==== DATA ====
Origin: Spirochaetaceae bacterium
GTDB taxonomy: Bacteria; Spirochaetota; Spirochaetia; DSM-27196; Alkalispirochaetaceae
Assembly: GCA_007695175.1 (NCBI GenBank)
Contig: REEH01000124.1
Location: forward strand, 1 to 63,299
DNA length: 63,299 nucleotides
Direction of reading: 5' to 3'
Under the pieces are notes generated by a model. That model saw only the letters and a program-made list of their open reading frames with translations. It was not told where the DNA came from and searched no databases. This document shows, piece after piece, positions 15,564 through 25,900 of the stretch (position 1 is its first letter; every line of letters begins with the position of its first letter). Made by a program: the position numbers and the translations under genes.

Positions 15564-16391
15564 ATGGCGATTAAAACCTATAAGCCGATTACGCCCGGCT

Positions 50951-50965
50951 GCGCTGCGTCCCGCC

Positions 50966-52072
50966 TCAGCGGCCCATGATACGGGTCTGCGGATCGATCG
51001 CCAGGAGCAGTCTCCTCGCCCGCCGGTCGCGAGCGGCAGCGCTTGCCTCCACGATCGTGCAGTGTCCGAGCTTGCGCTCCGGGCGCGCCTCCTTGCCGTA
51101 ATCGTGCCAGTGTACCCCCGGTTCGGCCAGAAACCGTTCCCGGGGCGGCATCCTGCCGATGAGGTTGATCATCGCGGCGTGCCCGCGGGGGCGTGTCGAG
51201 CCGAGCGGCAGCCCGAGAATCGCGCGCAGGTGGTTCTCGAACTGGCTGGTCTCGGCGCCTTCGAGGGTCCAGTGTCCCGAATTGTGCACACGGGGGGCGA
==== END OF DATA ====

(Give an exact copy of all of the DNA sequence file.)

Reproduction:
Origin: Spirochaetaceae bacterium
GTDB taxonomy: Bacteria; Spirochaetota; Spirochaetia; DSM-27196; Alkalispirochaetaceae
Assembly: GCA_007695175.1 (NCBI GenBank)
Contig: REEH01000124.1
Location: forward strand, 1 to 63,299
DNA length: 63,299 nucleotides
Direction of reading: 5' to 3'
Under the pieces are notes generated by a model. That model saw only the letters and a program-made list of their open reading frames with translations. It was not told where the DNA came from and searched no databases. This document shows, piece after piece, positions 15,564 through 25,900 of the stretch (position 1 is its first letter; every line of letters begins with the position of its first letter). Made by a program: the position numbers and the translations under genes.

Positions 15564-16391
15564 ATGGCGATTAAAACCTATAAGCCGATTACGCCCGGCT

Positions 50951-50965
50951 GCGCTGCGTCCCGCC

Positions 50966-52072
50966 TCAGCGGCCCATGATACGGGTCTGCGGATCGATCG
51001 CCAGGAGCAGTCTCCTCGCCCGCCGGTCGCGAGCGGCAGCGCTTGCCTCCACGATCGTGCAGTGTCCGAGCTTGCGCTCCGGGCGCGCCTCCTTGCCGTA
51101 ATCGTGCCAGTGTACCCCCGGTTCGGCCAGAAACCGTTCCCGGGGCGGCATCCTGCCGATGAGGTTGATCATCGCGGCGTGCCCGCGGGGGCGTGTCGAG
51201 CCGAGCGGCAGCCCGAGAATCGCGCGCAGGTGGTTCTCGAACTGGCTGGTCTCGGCGCCTTCGAGGGTCCAGTGTCCCGAATTGTGCACACGGGGGGCGA